Thursday, 2 April 2009

master of puppets

So begins my attempt at model making. Having never made a puppet I have no idea if what I'm doing is right or wrong, but I'm learning and that's what's important. The armatures are kits bought from, which come with helpful instructions. I've drawn up the armature to scale as a guide. On the drawing the head and pelvis are too small and the legs a little too long so I rectified this when cutting the threaded rod.
I spent a good few hours hacksawing at the rod before deciding that the junior hacksaw I had was managing to hack but not saw. With an aching arm and sore fingers I ventured out to my nearest hardware store to buy some sort of power tool so save me from the pain, cursing myself for being a weedy girl. However, when I got to the sawing aisle I decided to be a man about it and replace my clearly faulty tool with something big and shiny... a more expensive hacksaw. My new saw cut through the 2mm rod like a hot knife through butter, well, if the knife was blunt and the butter already on a particularly stale crumpet. Anyway, it worked much better and I finished cutting the rods without much arm ache.
The rods needed filing so that the threaded balls and fixing components could be glued in place. I left them to dry overnight to make sure they were as solid as possible.
Success! After screwing the plates together I found that it stands and supports it's own weight. I was worried that the feet were too small to balance the frame, especially with the size of the head. I glued a peice of K&S to the neck section to attach the head. I also bent a picture hook and glued it to the chest peice (not shown in picture above) ready to hook the string on to during filming.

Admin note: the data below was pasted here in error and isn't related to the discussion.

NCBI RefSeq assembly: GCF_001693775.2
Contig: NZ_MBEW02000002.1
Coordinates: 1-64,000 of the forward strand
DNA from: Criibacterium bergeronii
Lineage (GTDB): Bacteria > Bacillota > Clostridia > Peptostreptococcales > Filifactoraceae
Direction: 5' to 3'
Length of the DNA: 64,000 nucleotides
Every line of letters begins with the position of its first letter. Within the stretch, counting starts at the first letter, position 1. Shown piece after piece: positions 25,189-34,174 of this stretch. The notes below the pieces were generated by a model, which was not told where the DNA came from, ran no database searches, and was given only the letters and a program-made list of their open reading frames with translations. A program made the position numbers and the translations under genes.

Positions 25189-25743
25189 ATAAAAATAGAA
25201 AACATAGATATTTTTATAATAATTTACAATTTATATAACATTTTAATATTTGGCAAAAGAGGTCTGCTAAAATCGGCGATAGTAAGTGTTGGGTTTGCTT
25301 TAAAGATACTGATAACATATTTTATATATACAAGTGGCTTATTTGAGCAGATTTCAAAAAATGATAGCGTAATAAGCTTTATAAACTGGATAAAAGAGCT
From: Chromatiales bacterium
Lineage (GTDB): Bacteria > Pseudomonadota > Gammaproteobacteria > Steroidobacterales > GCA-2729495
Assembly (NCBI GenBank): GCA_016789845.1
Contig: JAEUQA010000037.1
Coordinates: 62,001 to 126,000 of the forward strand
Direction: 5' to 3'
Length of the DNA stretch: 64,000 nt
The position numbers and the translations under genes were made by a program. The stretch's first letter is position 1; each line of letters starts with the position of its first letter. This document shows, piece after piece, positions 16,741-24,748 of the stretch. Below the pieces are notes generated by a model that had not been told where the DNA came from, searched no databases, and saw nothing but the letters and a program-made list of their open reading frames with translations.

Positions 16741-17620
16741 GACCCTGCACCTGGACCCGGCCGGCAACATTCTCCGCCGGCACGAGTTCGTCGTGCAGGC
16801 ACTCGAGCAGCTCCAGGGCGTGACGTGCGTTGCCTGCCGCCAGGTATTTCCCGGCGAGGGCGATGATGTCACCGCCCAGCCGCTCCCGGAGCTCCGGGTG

Using upholstery foam I snipped a body shape, leaving access to the joints for tightening. The hands are made from a sheet of pewter which is strong but gives a fluid movement. They look a bit like shovels but hopefully they'll work.
The next step was the skin. I bought a cardigan in a sale that still stinks of someone's sickly perfume. Maybe I should''ve bothered to wash it first. It is a close match to the square I made but is thicker and so has larger holes, which are easier to get a screwdriver through for joint tightening. I used wadding to fill it out a bit and snipped some more foam for the feet. I have to admit that this part is mostly the work of my mum. I had used a sewing machine before, but I was 11 and making a baby's picture book in Home Econmics. I'm not sure why, I didn't really know any babies to give it to. So my mum stepped in as chief sewing machinist. I stuck to the hand stitching to finish it off, which I have done since I was 11.
The heads are made from hollow polystyrene eggs. Righty's head just needed the top sanding off but Lefty's needed a bit more sculpting to make it oval.
Above is Lefty's head after being sanded and covered. Even though it's big it's very light so shouldn't cause any problems to the armature's balance.